Scott said the group did not breach NASA systems through any sophisticated attack vector. They bought a foothold on the deepweb from a hacker with “knowledge of NASA servers.” The seller could have been a malicious threat actor inside NASA. Other accounts indicate the hacker could have established a presence by accidentally infecting a NASA system with the gozi virus.
AnonSec claims it used a sniffing program to steal a system administrator password. These stolen credentials allowed the group to access at least three network-attached storage devices (NAS) that contained backup copies of flight logs and data.
The group also claims to have focused on these systems in order to copy data as NASA employees uploaded new data. It targeted drone systems because the systems record chemical samples from the upper atmosphere. It dedicated members to the technical aspects of the breach like infecting new hosts, compromising camera systems or mapping the network.
Other members sifted through the allegedly stolen data.
Corroborating Claims Challenging
Corroborating or disproving the hacktivists’ claims may be difficult for security experts since the group claims to have deleted indicators of their network presence.
The current status of the breach is still at “claim” level and there has been no response from NASA or the FBI that legitimizes the claim, Scott said.
AnonSec claims it spent months in NASA’s internal network. Scott said it is hard to believe NASA hasn’t created a technologically sophisticated cyber barricade around its infrastructure.
What NASA Could Have Done
If AnonSec’s breach claim is accurate, NASA could have used the following methods to slow down the breach:
1) User behavior analytics. This is an early warning mechanism to detect user behavior abnormalities.
2) User behavior biometrics. This is another early warning mechanism that is valuable when used to detect physical abnormalities in users’ technical behavior.
3) Multi-layered field encryption of data in transit and stationary, including name, email, phone, etc. should each of these have individual encryption algorithms. If the adversary breaches the network and goes undetected and can exfiltrate information, they have to decrypt each field.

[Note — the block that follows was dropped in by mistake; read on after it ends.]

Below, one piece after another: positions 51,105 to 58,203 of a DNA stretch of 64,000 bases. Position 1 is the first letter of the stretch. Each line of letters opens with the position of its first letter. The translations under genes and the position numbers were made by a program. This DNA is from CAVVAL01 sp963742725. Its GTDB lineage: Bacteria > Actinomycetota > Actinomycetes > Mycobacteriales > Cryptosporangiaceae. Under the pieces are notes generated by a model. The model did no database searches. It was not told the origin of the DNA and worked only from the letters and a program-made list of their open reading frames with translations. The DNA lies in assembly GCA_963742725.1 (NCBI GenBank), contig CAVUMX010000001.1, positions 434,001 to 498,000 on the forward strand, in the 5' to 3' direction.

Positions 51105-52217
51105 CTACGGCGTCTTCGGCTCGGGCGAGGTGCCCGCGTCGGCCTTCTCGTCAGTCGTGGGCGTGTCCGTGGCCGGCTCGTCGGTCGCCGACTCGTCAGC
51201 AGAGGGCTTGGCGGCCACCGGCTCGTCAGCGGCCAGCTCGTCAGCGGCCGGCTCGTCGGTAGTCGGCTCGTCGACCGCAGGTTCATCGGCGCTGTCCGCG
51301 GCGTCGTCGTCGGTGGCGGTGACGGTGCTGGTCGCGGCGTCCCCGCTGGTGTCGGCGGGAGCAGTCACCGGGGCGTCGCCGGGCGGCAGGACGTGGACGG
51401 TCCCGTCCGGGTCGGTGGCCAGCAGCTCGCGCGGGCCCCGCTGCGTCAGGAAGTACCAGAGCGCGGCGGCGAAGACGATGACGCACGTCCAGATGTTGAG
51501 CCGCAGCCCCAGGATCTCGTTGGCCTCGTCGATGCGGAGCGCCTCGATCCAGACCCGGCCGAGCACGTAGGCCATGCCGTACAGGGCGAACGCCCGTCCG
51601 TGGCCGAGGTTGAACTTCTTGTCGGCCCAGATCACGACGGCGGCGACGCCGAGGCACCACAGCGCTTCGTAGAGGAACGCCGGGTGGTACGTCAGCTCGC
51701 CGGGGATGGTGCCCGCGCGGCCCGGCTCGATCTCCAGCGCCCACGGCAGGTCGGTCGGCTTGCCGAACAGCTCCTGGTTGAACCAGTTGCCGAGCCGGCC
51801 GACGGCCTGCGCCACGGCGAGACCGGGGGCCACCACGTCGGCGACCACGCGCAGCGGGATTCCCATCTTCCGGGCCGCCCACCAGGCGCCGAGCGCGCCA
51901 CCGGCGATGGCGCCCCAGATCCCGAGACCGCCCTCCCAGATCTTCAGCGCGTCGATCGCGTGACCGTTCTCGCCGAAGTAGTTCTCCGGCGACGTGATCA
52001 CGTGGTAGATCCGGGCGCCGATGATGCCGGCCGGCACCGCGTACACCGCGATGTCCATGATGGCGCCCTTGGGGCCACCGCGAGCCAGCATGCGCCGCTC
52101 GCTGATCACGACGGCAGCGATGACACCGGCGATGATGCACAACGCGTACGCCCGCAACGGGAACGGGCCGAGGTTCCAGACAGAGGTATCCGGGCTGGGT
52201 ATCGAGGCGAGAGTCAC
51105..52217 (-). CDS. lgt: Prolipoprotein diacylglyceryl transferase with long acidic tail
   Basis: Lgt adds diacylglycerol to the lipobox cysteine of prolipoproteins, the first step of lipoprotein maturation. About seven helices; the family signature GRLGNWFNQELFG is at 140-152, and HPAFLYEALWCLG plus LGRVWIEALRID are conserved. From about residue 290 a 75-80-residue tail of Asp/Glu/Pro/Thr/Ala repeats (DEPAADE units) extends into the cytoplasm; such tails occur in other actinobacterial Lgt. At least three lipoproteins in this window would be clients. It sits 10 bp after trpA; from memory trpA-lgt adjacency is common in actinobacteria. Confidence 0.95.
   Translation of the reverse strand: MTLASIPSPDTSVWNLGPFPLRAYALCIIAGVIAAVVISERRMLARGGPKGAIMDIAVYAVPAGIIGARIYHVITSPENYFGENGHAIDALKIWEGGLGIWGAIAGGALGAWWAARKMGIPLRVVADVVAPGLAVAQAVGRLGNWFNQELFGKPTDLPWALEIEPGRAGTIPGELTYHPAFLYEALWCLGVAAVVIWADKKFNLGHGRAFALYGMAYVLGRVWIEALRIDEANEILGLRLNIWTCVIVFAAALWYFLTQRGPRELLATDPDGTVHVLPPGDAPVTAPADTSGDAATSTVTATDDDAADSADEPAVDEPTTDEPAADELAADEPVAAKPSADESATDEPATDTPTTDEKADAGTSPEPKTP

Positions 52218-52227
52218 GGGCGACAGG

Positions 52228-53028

4) Ongoing penetration testing. This is penetration testing by skilled hired hackers to uncover vulnerabilities in the network and IoT attached devices.
5) Insider threat analysis. People who work at federal agencies with access to classified material must undergo direct and indirect psychological and lifestyle assessments to see if they are under threat or could become a threat. Credit profile, marital and family relationships, financial threats and professional satisfaction all play a role in assessing the possible threats from inside an organization.
6) Consider that each network, device, drone, NASA location is vulnerable and breached until proven otherwise by penetration testing and vulnerability assessment/risk analysis. Such simulations consider all known threat actors, exploits and vulnerabilities.
7) Change administration credentials from “default” to a creative combination.
The above information is based on what is known about the breach that AnonSec claims to have facilitated, Scott said.
What Did AnonSec Divulge?
Also contesting the credibility of the hack is that the leaked employee information only consists of names, email addresses and phone numbers. Much of that information is attainable on the open internet and the all of that information can be stolen from a hacked Microsoft Outlook account (or comparable email client).
The prototype hacker process begins with the following steps, Scott said. Knowing these steps can help organizations spot vulnerabilities.
• Reconnaissance. This is the social engineering phase, intelligence gathering on the target and various paths to the target
• Internal exploitation.
• Establish persistence and gain a foothold.
• Install tools.
• Move laterally throughout the network.
• Collect, exfiltrate and exploit.
Images from Shutterstock and ICIT.